Prior literature suggests that there are both pros and cons for setting subgoals in consumers’ pursuit of overarching goals. For instance, subgoals can reduce the complexity and difficulty of the overall goal, and can provide intrinsic reward and enhance self-efficacy in the pursuit. On the other hand, subgoals can also replace the overall goal as the center of reference and cause complacency, and can cause motivational distraction and interference with the overall goal. We propose that providing feedback to people based on their progress on subgoals versus progress on the overarching goal can both be motivating, depending on their current positions in the pursuit. For persons who are still uncertain about their commitment to the overarching goal (e.g., those who are new to the pursuit of this goal), they will be more concerned about the attainability of the overall goal, and providing feedback based on their progress on subgoal signals higher attainability of the overall goal, leading to higher motivation in further pursuit. On the other hand, for individuals who are relatively certain about his commitment to the overarching goal (e.g., those who have made substantial progress), they are more concerned about reducing the reaming discrepancy to the end point, and thus providing feedback on one’s progress on overall goal signals the need for further effort to close the remaining discrepancy, leading to higher motivation in accomplishing the goal.
The Role of Cross-Understanding for Diverse Groups
Kyle Lewis and Shannon Rariden, Department of Management
Organizational workgroups are often assembled with the goal of capitalizing on members’ diverse knowledge, beliefs, and perspectives. The benefits of diversity in workgroups often go unrealized, however, because members fail to surface, discuss, and use their uniquely held knowledge or because members’ biases favoring similar versus dissimilar members can restrict communication and undermine collaborative behaviors.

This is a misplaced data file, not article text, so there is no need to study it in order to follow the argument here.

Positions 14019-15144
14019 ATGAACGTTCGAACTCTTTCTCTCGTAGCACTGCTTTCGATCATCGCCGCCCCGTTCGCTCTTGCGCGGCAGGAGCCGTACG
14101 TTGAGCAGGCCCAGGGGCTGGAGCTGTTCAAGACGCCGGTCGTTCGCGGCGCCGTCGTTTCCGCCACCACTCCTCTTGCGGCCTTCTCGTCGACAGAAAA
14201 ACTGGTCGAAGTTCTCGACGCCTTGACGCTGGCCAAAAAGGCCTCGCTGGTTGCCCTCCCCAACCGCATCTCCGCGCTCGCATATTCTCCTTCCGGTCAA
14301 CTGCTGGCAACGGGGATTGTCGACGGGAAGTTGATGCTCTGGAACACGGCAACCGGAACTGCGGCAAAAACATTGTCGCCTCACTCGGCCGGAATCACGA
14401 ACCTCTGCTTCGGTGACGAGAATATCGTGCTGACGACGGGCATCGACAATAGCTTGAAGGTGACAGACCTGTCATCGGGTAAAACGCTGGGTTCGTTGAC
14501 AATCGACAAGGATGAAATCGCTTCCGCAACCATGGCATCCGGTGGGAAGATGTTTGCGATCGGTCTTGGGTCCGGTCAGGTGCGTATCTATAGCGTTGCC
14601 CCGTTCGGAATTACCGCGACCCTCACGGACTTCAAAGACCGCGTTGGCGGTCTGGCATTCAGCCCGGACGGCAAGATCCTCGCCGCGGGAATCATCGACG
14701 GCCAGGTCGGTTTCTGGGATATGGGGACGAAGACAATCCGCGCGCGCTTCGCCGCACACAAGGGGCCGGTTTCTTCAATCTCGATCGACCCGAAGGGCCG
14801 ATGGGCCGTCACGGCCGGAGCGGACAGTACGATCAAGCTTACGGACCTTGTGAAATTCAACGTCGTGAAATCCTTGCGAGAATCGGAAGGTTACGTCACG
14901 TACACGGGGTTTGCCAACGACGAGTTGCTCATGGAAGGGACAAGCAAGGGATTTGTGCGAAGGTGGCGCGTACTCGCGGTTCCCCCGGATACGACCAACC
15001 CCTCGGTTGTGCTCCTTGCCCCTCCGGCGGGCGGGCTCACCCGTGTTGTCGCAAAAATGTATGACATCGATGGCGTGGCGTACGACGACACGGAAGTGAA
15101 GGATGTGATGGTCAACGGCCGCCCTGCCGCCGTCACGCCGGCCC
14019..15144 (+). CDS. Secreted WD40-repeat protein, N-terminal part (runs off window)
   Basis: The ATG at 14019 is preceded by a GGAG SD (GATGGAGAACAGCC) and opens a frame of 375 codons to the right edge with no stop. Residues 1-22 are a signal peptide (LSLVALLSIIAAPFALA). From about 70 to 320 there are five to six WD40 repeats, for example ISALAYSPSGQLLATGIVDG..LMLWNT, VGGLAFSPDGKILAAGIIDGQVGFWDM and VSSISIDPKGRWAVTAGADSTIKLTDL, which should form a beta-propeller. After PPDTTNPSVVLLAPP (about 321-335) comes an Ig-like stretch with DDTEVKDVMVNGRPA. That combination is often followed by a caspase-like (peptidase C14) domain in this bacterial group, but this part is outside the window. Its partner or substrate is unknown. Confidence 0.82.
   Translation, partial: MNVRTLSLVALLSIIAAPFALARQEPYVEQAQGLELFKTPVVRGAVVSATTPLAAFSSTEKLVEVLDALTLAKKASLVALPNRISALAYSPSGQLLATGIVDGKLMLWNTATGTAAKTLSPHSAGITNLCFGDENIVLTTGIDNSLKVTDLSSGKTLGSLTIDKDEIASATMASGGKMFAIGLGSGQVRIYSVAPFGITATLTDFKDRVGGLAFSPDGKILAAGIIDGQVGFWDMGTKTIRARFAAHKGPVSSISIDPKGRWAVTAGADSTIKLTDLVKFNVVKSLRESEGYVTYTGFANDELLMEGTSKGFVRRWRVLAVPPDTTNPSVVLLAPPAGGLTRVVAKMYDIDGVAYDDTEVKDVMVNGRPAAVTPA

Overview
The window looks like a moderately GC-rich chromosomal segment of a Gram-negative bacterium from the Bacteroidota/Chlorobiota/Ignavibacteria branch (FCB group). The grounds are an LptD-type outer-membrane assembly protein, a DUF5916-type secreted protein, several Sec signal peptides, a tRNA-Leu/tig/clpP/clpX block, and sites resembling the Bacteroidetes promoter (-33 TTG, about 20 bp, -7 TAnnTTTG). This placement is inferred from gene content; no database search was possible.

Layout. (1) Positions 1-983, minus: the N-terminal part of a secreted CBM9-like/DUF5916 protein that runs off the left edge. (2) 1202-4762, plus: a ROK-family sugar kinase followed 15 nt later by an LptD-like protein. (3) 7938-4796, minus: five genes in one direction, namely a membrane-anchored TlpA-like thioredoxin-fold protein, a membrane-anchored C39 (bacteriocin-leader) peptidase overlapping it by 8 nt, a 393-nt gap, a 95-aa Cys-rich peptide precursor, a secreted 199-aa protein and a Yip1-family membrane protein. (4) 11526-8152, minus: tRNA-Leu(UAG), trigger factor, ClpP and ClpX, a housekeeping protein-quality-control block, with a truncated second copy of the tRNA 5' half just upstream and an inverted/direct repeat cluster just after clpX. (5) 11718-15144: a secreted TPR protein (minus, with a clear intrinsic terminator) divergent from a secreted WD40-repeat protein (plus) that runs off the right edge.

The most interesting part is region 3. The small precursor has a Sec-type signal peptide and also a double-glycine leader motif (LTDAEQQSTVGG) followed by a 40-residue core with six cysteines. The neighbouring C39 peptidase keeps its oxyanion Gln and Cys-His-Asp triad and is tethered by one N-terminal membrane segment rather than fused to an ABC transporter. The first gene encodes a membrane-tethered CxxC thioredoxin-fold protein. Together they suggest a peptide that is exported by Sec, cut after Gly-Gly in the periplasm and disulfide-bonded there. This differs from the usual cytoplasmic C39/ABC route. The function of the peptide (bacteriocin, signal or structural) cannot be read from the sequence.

Cross-understanding is a new theoretical construct in the group cognition literature that may help explain the underlying mechanisms in diverse groups. Cross-understanding is the extent to which group members have an accurate understanding of one another’s mental models. Our project investigates the extent to which cross-understanding increases communication effectiveness, members’ learning about the task, and group coordination. Such improvements should result in better group processes and outcomes, even when members’ mental models are diverse.
To test whether cross-understanding can improve group processes and performance, we designed an experiment that was run in the McCombs Behavioral Lab using undergraduate students as study participants. Participants worked together in groups of three in virtual chat sessions. There were two different scenarios that we tested. In the first scenario, participants were given useful information about other group members, creating groups with high cross-understanding. In the other scenario, participants were not given information about their group members, resulting in groups with low cross-understanding. Group members then worked together to solve a complex, information-intensive problem. We expect to find that diverse groups whose members were given special information about each other will perform better than diverse groups whose members do not have any special information about each other. We expect that knowledge about other members will be helpful because members will communicate more effectively, learn more about the task, and coordinate their actions more smoothly. We plan to test hypotheses using data gathered from chat transcripts and survey data. A pilot experiment was completed during the summer session of 2011; we plan to collect additional data this Fall.
A presentation based on this research was given at the INGRoup Conference 2011, held in Minneapolis, Minnesota.